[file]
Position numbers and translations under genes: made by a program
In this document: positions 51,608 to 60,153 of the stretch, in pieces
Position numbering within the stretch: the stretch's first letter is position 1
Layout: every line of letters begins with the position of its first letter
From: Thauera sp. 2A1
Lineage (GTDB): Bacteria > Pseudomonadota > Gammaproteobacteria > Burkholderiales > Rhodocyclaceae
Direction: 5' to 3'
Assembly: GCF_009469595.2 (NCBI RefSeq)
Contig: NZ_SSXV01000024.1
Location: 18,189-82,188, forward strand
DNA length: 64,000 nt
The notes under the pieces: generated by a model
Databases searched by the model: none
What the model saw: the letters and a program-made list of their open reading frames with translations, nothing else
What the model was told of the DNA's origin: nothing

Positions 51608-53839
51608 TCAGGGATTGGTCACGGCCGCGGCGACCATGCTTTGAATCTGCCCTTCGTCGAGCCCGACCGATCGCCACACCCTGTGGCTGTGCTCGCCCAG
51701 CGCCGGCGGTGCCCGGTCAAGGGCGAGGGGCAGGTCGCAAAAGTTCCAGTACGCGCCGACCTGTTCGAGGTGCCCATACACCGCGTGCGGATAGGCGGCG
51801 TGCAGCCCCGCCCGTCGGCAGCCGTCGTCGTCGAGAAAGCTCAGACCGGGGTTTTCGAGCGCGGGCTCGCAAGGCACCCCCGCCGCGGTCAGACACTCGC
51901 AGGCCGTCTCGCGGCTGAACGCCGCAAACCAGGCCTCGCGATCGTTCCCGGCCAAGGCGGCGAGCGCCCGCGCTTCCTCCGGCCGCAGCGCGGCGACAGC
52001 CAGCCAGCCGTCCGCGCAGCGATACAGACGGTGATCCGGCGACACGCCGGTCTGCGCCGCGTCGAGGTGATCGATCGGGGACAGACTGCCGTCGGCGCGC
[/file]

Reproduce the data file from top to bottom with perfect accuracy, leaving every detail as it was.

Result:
Position numbers and translations under genes: made by a program
In this document: positions 51,608 to 60,153 of the stretch, in pieces
Position numbering within the stretch: the stretch's first letter is position 1
Layout: every line of letters begins with the position of its first letter
From: Thauera sp. 2A1
Lineage (GTDB): Bacteria > Pseudomonadota > Gammaproteobacteria > Burkholderiales > Rhodocyclaceae
Direction: 5' to 3'
Assembly: GCF_009469595.2 (NCBI RefSeq)
Contig: NZ_SSXV01000024.1
Location: 18,189-82,188, forward strand
DNA length: 64,000 nt
The notes under the pieces: generated by a model
Databases searched by the model: none
What the model saw: the letters and a program-made list of their open reading frames with translations, nothing else
What the model was told of the DNA's origin: nothing

Positions 51608-53839
51608 TCAGGGATTGGTCACGGCCGCGGCGACCATGCTTTGAATCTGCCCTTCGTCGAGCCCGACCGATCGCCACACCCTGTGGCTGTGCTCGCCCAG
51701 CGCCGGCGGTGCCCGGTCAAGGGCGAGGGGCAGGTCGCAAAAGTTCCAGTACGCGCCGACCTGTTCGAGGTGCCCATACACCGCGTGCGGATAGGCGGCG
51801 TGCAGCCCCGCCCGTCGGCAGCCGTCGTCGTCGAGAAAGCTCAGACCGGGGTTTTCGAGCGCGGGCTCGCAAGGCACCCCCGCCGCGGTCAGACACTCGC
51901 AGGCCGTCTCGCGGCTGAACGCCGCAAACCAGGCCTCGCGATCGTTCCCGGCCAAGGCGGCGAGCGCCCGCGCTTCCTCCGGCCGCAGCGCGGCGACAGC
52001 CAGCCAGCCGTCCGCGCAGCGATACAGACGGTGATCCGGCGACACGCCGGTCTGCGCCGCGTCGAGGTGATCGATCGGGGACAGACTGCCGTCGGCGCGC